The State is Failing to Fund K-12 Education
When the recession hit in 2009, the state capped funding for student support positions, effectively reducing state funding by an estimated $378 million per year. Since 2009, state funding for K-12 education in Virginia is down 9%, while overall student population has grown by 5%. In Richmond, that reduction is even more profound where state funding is down 19% while its student population has grown by 9%. This is not just an urban locality issue, as rural school districts and a growing number of suburban school districts are facing similar state funding cuts.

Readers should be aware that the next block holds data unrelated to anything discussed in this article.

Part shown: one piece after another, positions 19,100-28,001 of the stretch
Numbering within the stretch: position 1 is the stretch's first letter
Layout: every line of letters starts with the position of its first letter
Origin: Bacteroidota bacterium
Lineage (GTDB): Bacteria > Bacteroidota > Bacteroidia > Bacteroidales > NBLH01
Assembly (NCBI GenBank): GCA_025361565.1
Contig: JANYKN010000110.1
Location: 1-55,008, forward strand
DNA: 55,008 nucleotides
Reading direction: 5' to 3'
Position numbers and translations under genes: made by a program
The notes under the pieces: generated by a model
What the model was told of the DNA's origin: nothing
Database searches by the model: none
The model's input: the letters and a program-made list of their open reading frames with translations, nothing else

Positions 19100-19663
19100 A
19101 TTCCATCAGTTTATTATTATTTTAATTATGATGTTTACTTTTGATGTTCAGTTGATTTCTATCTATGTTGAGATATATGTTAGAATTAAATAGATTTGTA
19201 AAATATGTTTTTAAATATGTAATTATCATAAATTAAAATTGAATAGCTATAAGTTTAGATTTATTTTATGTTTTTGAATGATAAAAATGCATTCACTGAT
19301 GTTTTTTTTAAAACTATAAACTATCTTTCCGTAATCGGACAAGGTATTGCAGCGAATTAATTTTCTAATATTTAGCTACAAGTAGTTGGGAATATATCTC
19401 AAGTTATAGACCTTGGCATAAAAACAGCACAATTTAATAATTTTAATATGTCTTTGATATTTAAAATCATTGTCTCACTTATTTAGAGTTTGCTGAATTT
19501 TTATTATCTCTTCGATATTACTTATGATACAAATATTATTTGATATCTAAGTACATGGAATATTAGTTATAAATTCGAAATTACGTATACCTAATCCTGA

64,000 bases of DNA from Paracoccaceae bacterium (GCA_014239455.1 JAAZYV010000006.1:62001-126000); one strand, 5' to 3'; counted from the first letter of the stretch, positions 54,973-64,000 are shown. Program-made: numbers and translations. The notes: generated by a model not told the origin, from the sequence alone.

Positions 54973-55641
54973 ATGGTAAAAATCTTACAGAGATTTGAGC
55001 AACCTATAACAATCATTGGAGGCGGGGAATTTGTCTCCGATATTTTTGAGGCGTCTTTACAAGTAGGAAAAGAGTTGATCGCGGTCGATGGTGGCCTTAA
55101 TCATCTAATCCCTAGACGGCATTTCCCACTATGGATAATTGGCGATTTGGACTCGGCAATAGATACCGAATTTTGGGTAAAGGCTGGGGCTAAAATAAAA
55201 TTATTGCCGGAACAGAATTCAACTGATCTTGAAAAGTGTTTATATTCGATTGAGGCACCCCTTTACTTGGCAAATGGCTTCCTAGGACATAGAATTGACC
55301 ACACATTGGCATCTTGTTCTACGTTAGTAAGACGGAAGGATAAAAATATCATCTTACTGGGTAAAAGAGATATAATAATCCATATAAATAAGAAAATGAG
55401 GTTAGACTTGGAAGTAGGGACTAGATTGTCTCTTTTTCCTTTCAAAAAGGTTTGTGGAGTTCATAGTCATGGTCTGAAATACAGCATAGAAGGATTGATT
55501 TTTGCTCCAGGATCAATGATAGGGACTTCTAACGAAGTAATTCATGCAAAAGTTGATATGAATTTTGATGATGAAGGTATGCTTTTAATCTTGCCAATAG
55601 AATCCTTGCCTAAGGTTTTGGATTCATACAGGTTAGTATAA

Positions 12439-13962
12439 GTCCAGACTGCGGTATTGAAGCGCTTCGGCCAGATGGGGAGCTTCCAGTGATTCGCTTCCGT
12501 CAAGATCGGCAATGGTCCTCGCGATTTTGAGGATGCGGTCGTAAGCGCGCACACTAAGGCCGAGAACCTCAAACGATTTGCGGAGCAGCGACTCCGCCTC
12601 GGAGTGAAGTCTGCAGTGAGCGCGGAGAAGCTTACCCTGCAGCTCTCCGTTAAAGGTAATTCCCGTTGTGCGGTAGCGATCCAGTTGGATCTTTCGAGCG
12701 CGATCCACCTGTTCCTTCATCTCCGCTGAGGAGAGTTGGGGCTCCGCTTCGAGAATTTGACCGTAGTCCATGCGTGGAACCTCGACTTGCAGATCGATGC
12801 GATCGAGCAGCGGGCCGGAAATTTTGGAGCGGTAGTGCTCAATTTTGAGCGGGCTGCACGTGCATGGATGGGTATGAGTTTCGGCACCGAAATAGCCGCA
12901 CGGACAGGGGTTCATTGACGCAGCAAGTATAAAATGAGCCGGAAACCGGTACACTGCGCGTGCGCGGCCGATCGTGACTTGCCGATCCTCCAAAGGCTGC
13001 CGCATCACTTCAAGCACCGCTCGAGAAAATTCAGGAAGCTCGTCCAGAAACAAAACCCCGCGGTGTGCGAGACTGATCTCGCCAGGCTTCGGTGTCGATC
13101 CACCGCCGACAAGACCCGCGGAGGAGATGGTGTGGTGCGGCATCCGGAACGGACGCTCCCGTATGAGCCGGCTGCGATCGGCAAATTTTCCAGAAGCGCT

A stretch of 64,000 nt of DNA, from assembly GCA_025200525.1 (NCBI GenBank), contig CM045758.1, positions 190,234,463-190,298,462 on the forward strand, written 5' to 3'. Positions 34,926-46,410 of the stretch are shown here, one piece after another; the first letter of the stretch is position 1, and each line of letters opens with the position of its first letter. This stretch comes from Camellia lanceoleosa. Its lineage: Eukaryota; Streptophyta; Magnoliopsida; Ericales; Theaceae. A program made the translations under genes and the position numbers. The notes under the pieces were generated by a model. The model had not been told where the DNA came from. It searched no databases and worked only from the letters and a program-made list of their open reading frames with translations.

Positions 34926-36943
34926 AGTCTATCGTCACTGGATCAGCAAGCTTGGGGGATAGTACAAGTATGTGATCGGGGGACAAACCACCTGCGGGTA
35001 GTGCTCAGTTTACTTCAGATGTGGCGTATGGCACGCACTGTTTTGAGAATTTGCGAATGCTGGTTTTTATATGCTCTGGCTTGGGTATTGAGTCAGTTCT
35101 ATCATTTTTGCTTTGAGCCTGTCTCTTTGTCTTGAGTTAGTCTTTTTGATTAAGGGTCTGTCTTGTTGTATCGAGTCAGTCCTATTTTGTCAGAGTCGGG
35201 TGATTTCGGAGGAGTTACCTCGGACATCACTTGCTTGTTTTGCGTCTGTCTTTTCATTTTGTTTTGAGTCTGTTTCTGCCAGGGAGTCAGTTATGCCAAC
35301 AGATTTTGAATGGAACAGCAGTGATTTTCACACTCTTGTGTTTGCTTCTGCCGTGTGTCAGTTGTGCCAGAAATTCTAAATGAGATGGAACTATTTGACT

Although required to fund 45% of K-12 education, localities are now funding 57% of the spending on K-12 education.
As the state does less, localities are left doing more for education. Although required to fund 45% of K-12 education, localities are now funding 57% of the spending on K-12 education. Localities are spending $4 billion more than the local requirement, and still there are many unmet educational needs.
Nowhere is this clearer than in providing enough funds to educate low-income students. Virginia ranks among the lowest in the country when it comes to appropriating funding for low-income students, allocating only 1% to 14% in extra funding for educating student from low-income families, while other states average 24% in extra funding and some as much as 200% extra.